Tupac statue in Stone Mountain, Atlanta

Tupac statue in Stone Mountain, Atlanta

By the end of 2008 a new building initiative for a monument to the hip-hop icon Tupac Shakur was raised by the Belgrade youth organization Rad i vizija (Work and Vision). Rappers gathered around the hip-hop forum Rad I Vizija to discuss the best place to honor Tupac Shakur. So far Marinkova Bara, one of Belgrade’s poorest neighborhoods, is favored because, as Rad I Vizija notes, “there’s no place in Belgrade that looks more like a ghetto than this.” The Belgrade suburb is predominately inhabited by gypsies. According to monument planners, the area where the statue will be mounted is poorly lit and considered unsafe. This is meant to highlight the inferior position of the Roma people and set a role model for socially deprived youth.

The initiative calls to mind a project by Italian artist Paolo Chiasera, who launched his Tupac Project on the Internet encouraging discussion among the hip-hop and web community. He then constructed a life-size statue of Tupac on top of a pedestal about 5 meters tall for the exhibition “(my private) Heroes.” Permanently positioned outside the Gehry-designed museum MARTa Herford, the monochrome statue not only signifies a crossover between hip-hop and art, but acts as a monument to the decline of monuments. Following the exhibition in Herford, the Tupac Monument lost its monumentality when the artist set it in a concrete wall marking Bologna’s most well known meeting place for hip-hop fans. As there are four Tupac statues produced by Chiasera, a possible new home for one of them is Marinkova Bara. The artist expressed interest when informed about the Serbian initiative.

Tupac project in Bologna, 2005 by Paolo Chiasera

Tupac project in Bologna, 2005 by Paolo Chiasera

"Tupac project in Herford, 2005 by Paolo Chiasera

Tupac project in Herford, 2005 by Paolo Chiasera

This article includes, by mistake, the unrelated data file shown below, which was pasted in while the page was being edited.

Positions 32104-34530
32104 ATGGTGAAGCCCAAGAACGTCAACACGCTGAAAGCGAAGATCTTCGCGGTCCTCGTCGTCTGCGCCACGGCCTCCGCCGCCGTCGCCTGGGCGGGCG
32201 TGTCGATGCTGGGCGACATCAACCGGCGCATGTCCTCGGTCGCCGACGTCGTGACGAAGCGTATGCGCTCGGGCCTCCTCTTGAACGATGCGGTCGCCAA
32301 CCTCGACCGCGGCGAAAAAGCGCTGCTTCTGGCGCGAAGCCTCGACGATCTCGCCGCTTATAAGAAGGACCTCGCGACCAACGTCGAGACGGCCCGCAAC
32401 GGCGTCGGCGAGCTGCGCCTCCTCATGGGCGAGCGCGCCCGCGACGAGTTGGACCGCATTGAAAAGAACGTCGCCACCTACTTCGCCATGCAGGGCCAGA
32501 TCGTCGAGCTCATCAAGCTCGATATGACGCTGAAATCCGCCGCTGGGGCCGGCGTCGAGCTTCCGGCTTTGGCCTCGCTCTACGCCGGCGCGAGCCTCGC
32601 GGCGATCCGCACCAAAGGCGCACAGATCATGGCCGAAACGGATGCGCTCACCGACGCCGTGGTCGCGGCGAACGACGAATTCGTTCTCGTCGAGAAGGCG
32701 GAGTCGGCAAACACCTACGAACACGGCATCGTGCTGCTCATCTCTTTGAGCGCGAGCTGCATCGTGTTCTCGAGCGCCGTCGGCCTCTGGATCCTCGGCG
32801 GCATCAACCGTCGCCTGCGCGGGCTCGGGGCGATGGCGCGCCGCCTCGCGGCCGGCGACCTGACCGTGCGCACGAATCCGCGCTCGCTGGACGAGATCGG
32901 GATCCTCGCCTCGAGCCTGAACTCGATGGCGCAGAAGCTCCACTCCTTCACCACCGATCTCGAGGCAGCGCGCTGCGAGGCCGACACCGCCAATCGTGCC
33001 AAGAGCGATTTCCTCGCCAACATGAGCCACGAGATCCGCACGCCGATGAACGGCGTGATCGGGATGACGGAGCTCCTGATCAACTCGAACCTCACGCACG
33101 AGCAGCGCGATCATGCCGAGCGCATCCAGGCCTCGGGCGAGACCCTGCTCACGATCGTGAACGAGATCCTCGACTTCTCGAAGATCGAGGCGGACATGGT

After October 2000, following the change of regime in Serbia, Turbo-culture entered its own transitional phase. While war time Turbo-culture was mostly associated with exaggerated nationalism, almost pornographic kitsch and crime glorification, the post war Turbo-sculpture phenomenon boldly contrasts nationalist xenophobia while retaining its stylistic identity.

Recently, a Belgrade jury of artists and intellectuals appointed to commission a monument to the victims of the wars of the 1990s found they could not agree on whom to honor. Mileta Prodanović, a Serbian writer and painter who was on the committee, said the commission’s failure reflected the ideological vacuum left over from the time of Milosevic. “These Hollywood monuments are a subversive response [to the governments of that time], “which they are mocking,” he said. “People realize that many of our soldiers in the wars of the 1990s were criminals who stole, robbed and killed. So people are searching for alternative role models and this is a healthy rejection of nationalism,” stated Prodanović. But artist Milica Tomić, who also served on the jury, said she feared these new heroes imported from films and popular culture were just an excuse to avoid facing up to the bloody history of the Balkans. “This turning to Rocky or Tarzan is unhealthy and dangerous,” she said. “We need to find a way of representing our grief, our responsibility and our despair. Until we do that, Serbia cannot come to terms with the present and the future.”

After October 2000, following the change of regime in Serbia, Turbo-culture entered its own transitional phase. While war time Turbo-culture was mostly associated with exaggerated nationalism, almost pornographic kitsch and crime glorification, the post war Turbo-sculpture phenomenon boldly contrasts nationalist xenophobia while retaining its stylistic identity.